A brief history of the European debt collection industry: The road to empathetic problem-solving

Over the centuries, the credit management industry has gone from imprisoning debtors to helping them become debt-free. Today, that approach is aided by an increasing number of digital tools. Recent developments also build on clearer regulatory frameworks, which help all parties fulfil their obligations.

Some companies grew their own debt collection groups early on. In 1910, the debt collectors at AB Stockholmstelefon in Sweden gathered for a group photo. (Source: Museum of Technology, Stockholm.)

Predecessors to today’s credit management companies emerged in Europe in the late 1800s, to help creditors recover their debts.

In France, Eugene Francois Vidocq (1775–1857), a criminal turned criminalist, seem to have used his private detective agency to collect debts. In Germany, debt collectors emerged in the 1870s from credit reporting agencies established on American and English models. In Denmark, Købmandsstandens Inkassoservice can be traced to 1870, while in Norway, Bonnevie Angell Bureau came in 1876 and Lindorff in 1898.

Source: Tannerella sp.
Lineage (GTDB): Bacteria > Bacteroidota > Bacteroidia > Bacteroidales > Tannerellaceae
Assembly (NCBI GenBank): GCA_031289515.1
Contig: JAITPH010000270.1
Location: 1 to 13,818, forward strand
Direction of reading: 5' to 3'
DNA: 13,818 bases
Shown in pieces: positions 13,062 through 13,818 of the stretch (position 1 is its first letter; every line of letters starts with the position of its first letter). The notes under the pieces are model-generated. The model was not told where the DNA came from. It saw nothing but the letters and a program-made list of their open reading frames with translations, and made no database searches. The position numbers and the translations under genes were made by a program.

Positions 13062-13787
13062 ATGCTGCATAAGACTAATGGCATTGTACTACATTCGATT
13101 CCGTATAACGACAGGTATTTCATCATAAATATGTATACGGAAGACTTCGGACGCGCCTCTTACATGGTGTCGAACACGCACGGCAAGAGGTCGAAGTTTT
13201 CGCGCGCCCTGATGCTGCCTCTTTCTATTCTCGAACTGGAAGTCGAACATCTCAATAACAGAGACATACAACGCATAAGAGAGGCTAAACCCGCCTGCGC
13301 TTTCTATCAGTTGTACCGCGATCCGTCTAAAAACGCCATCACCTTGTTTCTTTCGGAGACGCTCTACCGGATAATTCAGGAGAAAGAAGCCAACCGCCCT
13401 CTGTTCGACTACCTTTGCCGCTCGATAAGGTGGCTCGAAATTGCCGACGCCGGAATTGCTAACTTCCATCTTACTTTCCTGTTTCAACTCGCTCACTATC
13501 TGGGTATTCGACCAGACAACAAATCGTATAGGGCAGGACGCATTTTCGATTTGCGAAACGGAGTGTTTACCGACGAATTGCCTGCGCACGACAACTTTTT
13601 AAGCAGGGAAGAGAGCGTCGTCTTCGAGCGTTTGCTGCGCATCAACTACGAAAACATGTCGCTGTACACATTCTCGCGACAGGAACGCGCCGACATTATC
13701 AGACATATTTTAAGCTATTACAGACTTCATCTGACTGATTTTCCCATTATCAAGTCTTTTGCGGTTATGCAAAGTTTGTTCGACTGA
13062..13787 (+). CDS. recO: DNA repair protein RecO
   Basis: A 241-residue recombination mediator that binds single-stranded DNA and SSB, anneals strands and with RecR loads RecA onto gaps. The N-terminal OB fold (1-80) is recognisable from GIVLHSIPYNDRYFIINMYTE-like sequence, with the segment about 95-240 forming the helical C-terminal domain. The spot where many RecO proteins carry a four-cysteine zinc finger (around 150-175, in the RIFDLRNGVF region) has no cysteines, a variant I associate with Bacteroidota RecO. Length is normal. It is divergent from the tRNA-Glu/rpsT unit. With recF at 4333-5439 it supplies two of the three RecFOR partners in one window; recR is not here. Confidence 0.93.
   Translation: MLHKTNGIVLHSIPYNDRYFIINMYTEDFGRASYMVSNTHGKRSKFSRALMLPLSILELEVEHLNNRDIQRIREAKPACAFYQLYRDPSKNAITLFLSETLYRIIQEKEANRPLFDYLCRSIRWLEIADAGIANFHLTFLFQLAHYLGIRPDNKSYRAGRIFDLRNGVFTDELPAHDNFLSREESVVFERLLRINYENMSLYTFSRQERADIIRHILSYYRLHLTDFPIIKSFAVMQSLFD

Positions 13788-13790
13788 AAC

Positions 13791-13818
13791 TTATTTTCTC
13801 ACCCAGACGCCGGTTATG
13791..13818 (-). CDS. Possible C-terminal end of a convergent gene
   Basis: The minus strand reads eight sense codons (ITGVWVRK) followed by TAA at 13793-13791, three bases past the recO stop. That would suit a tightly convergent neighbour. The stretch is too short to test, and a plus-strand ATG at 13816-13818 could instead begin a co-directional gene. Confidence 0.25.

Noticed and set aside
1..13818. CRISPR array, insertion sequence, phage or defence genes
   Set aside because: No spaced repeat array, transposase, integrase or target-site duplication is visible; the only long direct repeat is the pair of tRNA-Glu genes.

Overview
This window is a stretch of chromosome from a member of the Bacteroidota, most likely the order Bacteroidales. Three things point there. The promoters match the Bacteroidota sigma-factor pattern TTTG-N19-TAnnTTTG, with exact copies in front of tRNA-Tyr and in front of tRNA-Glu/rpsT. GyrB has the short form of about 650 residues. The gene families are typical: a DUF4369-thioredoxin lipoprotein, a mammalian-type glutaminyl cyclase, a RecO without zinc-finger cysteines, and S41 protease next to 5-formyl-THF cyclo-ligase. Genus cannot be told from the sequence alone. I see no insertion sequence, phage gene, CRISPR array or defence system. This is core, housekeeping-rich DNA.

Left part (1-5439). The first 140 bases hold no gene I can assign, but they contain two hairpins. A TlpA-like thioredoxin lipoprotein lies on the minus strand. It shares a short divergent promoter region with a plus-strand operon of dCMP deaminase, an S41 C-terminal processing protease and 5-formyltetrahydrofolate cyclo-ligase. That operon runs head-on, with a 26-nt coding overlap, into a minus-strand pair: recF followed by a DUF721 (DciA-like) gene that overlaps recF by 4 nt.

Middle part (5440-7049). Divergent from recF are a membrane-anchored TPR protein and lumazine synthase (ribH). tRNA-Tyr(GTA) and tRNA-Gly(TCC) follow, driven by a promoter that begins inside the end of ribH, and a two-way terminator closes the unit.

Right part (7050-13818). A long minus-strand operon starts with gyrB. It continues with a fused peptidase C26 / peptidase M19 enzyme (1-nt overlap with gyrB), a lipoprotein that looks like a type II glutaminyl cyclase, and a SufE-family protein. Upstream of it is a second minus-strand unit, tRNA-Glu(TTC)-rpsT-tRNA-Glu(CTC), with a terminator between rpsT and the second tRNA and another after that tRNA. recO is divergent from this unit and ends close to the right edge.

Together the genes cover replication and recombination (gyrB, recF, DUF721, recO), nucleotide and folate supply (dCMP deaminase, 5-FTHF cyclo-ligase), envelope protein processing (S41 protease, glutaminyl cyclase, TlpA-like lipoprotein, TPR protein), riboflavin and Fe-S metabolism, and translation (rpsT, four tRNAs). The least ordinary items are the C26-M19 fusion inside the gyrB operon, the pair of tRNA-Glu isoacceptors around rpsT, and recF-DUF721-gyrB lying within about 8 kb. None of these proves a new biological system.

This was a time when new legal tools moved the focus for debt collec­tion from the debtors’ person to their income and assets. Instead of put­ting debtors in prison, agents began working with them to extract value from their possessions. A new era of debt recovery was born.

New economic conditions

Debt collection agencies started looking even more like today’s around World War I. New economic realities played a part in this. Also, the installment sale, when a buyer can spread payments over time, increased the number of defaulted debts, and the need for debt recovery. Like banking, debt collection was a “personal” business based on house calls and letters.

As the need for debt collection grew, more companies formed. Sweden’s Intrum Group was established in 1923 and would later include Norway’s Lindorff. Kredinor, also from Norway, came in 1905. In France and Germany, independent debt collection entities surfaced in the 1920s. The first industry associations were formed, in France (1925) and Norway (1929).

Putting debtors in prison didn’t really help anyone, so agencies started working to help them pay off their debts instead. (Photo of Thomas Hosmer Shepherd’s painting ”A debtor in Fleet Street Prison”, early 1800s. Source: Wikimedia.)

Credit cards amplify needs

After World War II, credit lending to consumers rose to new heights. Credit historians often point to the arrival of the credit card as a pivotal step. It brought about a democratization by making credit accessible to more people, not just the affluent. Credit cards became commonplace in the USA in the 1960s, and were by the 1990s widespread in Europe.